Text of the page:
Sunday, 15 June 2008

Fera

The title of this blog is inspired by a book I read long back. “Fera” or “The Return” is one of the lesser known novels of one of the most controversial contemporary writer, Taslima Nasreen. It was by fluke that I came across this book and read it. I read it in its original version and fell in love with it immediately. It deals with the issue of belonging. And probably that is why I fell in love with it. It talks about a lady's journey back to her hometown after 40 years, now a foreign country, in search of the “home” she lost. She of course returns disappointed. It was at this point that I always felt I could relate to her. Her eternal desire to go home was something which struck a cord with me.

And today after 5 years I went in search of the home that I left behind, the place of my birth, the place where I grew up the place I will always call home, the only place I will ever call home, Shillong. After all clichéd though it might sound I believe that “home is where the heart is”. So after a lot of thinking and rethinking I decided that this was one journey I had to undertake. I feared I would be disappointed just like the lady in the book but I would never know for sure until I went there. So with a camera, a book some goodies and a sweater packed in my rucksack I took the taxi to Shillong from Guwahati. It was a bad bumpy ride without any company. I spent some time of the 3 long hours reading my book and some time gazing at the spectacular view outside. In spite of all the discomfort I was happy I had decided to go. I had heard so much from friends about how Shillong had changed in the past few years, how commercialized it had become, how big city like it felt, now I would finally see it for myself.

Shillong did look a little different when I first set eyes on it. Yes, a little smaller, a little newer, there were new shops and new people on the roads. I tried hard but saw no familiar faces; the few I did see looked a little older, a little withdrawn and were completely unable to recognize me. The roads looked a little barren, devoid of trees; my favourite pines didn’t adorn as many roads as it did earlier. They had been cut to make way for traffic I believe. The concrete jungle was also encroaching into Shillong. The quaint, endearing Assam style houses were becoming fewer and fewer. They were probably too expensive or maybe just not stylish enough these days.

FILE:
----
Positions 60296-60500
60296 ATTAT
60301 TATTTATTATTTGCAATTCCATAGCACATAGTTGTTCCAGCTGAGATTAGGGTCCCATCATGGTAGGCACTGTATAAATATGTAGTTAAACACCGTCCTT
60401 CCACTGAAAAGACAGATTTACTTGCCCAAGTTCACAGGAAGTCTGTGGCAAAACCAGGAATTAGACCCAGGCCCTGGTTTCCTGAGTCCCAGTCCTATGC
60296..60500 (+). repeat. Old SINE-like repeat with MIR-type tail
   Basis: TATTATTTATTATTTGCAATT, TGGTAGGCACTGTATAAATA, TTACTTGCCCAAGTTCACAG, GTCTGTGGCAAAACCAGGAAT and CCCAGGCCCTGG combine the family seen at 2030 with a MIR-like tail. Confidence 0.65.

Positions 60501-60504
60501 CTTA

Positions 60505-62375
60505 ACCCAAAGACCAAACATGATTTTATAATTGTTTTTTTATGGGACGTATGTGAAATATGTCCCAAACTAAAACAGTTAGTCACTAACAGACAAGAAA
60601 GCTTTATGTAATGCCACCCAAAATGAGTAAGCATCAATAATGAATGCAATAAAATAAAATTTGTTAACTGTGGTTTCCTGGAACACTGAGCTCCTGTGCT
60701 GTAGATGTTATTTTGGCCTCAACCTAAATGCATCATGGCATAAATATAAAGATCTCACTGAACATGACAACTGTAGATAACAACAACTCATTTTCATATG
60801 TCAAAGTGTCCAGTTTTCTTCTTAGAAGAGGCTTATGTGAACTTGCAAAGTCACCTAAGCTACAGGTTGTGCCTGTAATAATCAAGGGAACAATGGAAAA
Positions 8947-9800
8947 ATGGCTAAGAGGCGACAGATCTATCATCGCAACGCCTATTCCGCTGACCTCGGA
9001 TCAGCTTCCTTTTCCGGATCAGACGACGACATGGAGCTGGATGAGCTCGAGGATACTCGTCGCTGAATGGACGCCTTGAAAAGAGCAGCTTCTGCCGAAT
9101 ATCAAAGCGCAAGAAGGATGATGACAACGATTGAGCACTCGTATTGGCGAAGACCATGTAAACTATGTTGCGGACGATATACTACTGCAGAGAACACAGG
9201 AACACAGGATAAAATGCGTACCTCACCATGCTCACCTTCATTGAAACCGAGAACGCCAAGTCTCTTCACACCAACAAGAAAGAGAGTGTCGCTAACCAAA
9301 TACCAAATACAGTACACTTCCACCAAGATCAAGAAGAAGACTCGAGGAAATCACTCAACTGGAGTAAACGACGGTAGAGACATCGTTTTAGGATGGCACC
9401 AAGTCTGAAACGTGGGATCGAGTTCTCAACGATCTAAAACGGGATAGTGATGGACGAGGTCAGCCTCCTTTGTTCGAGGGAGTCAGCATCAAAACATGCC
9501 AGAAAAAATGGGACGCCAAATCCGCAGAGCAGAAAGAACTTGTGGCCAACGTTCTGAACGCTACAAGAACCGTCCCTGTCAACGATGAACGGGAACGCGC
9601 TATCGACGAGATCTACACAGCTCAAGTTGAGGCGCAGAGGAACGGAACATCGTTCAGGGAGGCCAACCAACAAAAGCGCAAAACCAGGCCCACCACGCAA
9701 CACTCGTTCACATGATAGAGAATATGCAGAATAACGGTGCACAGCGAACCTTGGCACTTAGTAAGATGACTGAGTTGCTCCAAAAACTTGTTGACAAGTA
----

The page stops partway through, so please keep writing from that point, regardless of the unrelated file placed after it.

So did I find the Shillong that I was looking for? Yes, I did. Unlike the lady in the book I found my home. I did not find the house that we grew up in the house where my Dad grew up, that has probably changed beyond recognition, remodeled by the new owner. Honestly I did not have the courage to go there, that would have been too much for me to handle, I am sure. Shillong did look very different with new faces and all but it felt the same. I might sound corny but it still has this warmth which you feel when you reach home. After all home, maybe is more than a house you live in, it’s a sense of belonging, a sense of being one with the place where you are standing and being able to blend in and feel like there is no place you need to reach at the end of the day. I felt like that when I stood in Shillong, breathing in the sweet smelling air without a care in the world. I knew then I would return here time and again, no matter how many trees were uprooted, how many new faces swarmed the streets, how many buildings cropped up on the roads. Shillong is, was, and will always be my home.

7 comments:

Satish said...

Very good indeed. I'm glad you found home again. I went through similar emotions when I went to Bangalore this december.And I did feel I had lost my home when I reached the airport and traveled through the city a little. But I could remould my mind into accepting the little changes that had happened to Malleswaram as I met friends and even managed to go into my erstwhile home (with new tenants). I would have definitely loved for you to have gone to YOUR old house.. remodeled as it may be, but still holding some memories and adding to some older ones on a fresh sheaf of paper.

Amrita said...

Hmmm...

billi said...

i m loving it...its raining outside.....m in d office n its unusually quiet 2day....after many days of 'madam ye problem hai....madam wo nahin chal raha..'....m sitting peacefully at my pc...njoying d peace n quiet of the afternoon...n this piece gently pulled me into a dream land.... though it added to my nostalgia...it was sweet...

Banhi said...

Am glad you found what you were looking for...maybe not exactly as you had left it, but almost as you had left it is good too,you know!
And most importantly ,am glad that it made you happy!
Making a little room for changes, without disturbing the essence, is not such a bad thing after all..

Dey's World said...

Lady from Estonia, your "Fera"to Shilong is the story of many small town girls. Reading your post I felt like walking past the pines which is not there any more. Looking fwd to many more updates like this.

satyam said...

I'm happy for you that you found the home in which you grew up. But more than that I appreciate your effort to go back to your home town to find it. Keep up the good work. Looking forward for another interesting blog :-).

Daily Poppycock said...

I have vowed never to be sentimental again, so I wont comment on anything in your post. But the rucksack and the junk inside it that you mentioned... that is so you:). Glad you had a good time.